According to Freud, the people of Israel considered themselves children of the heavenly Father, God. When fate rained down misfortune upon them, the people’s belief in their Father was not shaken. They saw the misfortune as divine displeasure at their misdeeds, at their failure to act as the Father demanded. Their fear of the loss of divine love was their feeling of sin.


Some people tried to avoid this negative psychological experience by appeasing acts, including ceremonies performed by priests. But frequently people are left with a fear that they may not have done enough. As a result, the fear continues despite the act of appeasement. This is not a healthy situation. Other people attempted to avoid even the possibility of this feeling by isolating themselves from society and living the life of a hermit, believing that they were thereby forestalling any behavior that would estrange their Father. This is an ineffectual way of resolving the problem.


In short, the Freudian psychological view is a quasi-sophisticated way of understanding sin. It describes what the religious common person believes, and the adverse impact that this notion has upon the believer. Both Freud and the average person see sin as a “feeling,” not an outward act; both understand that feeling as “guilt,” inadequacy, and enduring internal disabling unhappiness. Both portray people as childish and powerless, relying on a need for love of a father figure. Both see fearful people reacting with ceremonies. Neither recognizes a human obligation to do something to improve themselves and society. Instead the guilt-ridden believer is shackled in an amorphous psychologically incapacitating bind that restricts him from useful and constructive behavior.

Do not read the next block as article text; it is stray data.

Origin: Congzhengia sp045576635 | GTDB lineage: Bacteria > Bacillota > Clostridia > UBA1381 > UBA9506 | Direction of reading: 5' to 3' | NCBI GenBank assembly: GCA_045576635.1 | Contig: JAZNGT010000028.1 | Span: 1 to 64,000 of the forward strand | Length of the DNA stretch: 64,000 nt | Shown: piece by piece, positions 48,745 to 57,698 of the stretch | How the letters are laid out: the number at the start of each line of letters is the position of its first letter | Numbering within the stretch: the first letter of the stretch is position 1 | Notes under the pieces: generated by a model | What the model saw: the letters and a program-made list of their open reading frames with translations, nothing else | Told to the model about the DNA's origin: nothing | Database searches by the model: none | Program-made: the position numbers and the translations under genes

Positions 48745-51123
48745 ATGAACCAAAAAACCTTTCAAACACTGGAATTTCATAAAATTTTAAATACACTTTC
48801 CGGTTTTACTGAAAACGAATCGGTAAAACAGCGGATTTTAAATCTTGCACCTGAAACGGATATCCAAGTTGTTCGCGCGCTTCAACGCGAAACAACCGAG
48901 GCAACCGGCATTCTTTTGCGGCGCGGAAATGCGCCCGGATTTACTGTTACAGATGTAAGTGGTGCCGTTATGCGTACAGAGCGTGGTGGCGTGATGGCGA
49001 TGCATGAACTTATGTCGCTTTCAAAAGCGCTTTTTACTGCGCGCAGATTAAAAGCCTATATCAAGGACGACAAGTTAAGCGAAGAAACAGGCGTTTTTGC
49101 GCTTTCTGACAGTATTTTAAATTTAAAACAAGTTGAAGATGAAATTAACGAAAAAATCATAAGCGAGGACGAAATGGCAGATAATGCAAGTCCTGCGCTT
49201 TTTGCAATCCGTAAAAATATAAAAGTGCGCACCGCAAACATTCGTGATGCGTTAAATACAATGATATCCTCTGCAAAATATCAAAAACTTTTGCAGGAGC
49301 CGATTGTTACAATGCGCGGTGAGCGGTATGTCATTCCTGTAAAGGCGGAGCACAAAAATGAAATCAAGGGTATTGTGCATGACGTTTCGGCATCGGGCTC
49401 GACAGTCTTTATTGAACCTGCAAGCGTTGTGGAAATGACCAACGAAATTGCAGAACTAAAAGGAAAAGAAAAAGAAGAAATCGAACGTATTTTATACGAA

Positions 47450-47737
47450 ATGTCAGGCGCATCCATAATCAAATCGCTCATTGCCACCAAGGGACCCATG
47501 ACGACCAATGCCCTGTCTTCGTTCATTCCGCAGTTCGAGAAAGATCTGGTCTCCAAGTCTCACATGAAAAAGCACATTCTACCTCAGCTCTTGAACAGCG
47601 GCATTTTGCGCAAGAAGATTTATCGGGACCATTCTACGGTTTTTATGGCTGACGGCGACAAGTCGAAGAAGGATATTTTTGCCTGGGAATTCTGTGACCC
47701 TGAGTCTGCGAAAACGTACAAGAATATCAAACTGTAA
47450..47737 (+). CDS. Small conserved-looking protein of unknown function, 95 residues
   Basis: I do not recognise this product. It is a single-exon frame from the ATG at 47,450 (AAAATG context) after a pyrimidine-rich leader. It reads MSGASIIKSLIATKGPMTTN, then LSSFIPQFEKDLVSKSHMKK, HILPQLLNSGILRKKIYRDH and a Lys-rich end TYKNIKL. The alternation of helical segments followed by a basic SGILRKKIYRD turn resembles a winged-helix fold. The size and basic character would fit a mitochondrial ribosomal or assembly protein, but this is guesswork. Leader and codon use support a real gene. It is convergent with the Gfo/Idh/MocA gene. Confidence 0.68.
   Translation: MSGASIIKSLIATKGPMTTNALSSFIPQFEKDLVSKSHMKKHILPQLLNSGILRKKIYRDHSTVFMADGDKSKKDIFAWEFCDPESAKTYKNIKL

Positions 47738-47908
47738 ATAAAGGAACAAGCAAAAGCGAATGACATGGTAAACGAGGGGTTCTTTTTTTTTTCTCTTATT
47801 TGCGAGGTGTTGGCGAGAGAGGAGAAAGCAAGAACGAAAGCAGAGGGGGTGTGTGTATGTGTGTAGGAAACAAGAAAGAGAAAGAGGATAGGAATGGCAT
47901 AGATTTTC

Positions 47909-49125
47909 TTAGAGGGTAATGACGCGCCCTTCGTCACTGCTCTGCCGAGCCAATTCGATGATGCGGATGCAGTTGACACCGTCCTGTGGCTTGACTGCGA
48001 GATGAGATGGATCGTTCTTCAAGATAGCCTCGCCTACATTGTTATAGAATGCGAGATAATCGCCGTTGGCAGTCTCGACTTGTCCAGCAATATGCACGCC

“Sin,” wrote Walter L. Carson, “is twisting and distorting out of its proper shape a human personality which God designed to be a thing of beauty and a joy forever.” “The worst effect of sin is within,” wrote Edwin Hubbell Chapin, “the disowned faculties…the low ideal, the brutalized and enslaved spirit.”


The rational approach

The rational approach to sin avoids the obsessional destructive sense of guilt, its tormenting uneasiness and its unconscious desire for punishment. Instead it shows people a positive attitude and a sense of direction toward a constructive future.


Surprising as it may sound, the concept of “sin” is not in the Hebrew Bible. The Hebrew word chet, which is in the Bible and currently used for “sin,” actually means “to miss the mark.” When people commit a chet, they are attempting to reach a goal and fail to attain it. It is like a person shooting an arrow at a target and sees that the arrow missed the mark.


What do people do who have an objective but “miss the mark”? They do not sheepishly sulk and abandon the tournament, psychologically devastated, with a feeling of guilt. They don’t create a series of ceremonies to “atone” for their unsuccessful shot. Instead, they think why they had the poor result and what they can do to hit the target with their next shot. They then take bow and arrow in hand, aim in a better manner and shoots again.


This rational concept of chet is practical. It recognizes that individuals make mistakes. It doesn’t burden people with guilt feelings. It doesn’t tell people that once they do wrong, they should feel shattered and psychologically ruined. The focus is on how people should act to improve themselves and benefit themselves and society.


[1] This is a version of a chapter in my book “A Rational Approach to Judaism and Bible Commentary” published by Urim Press.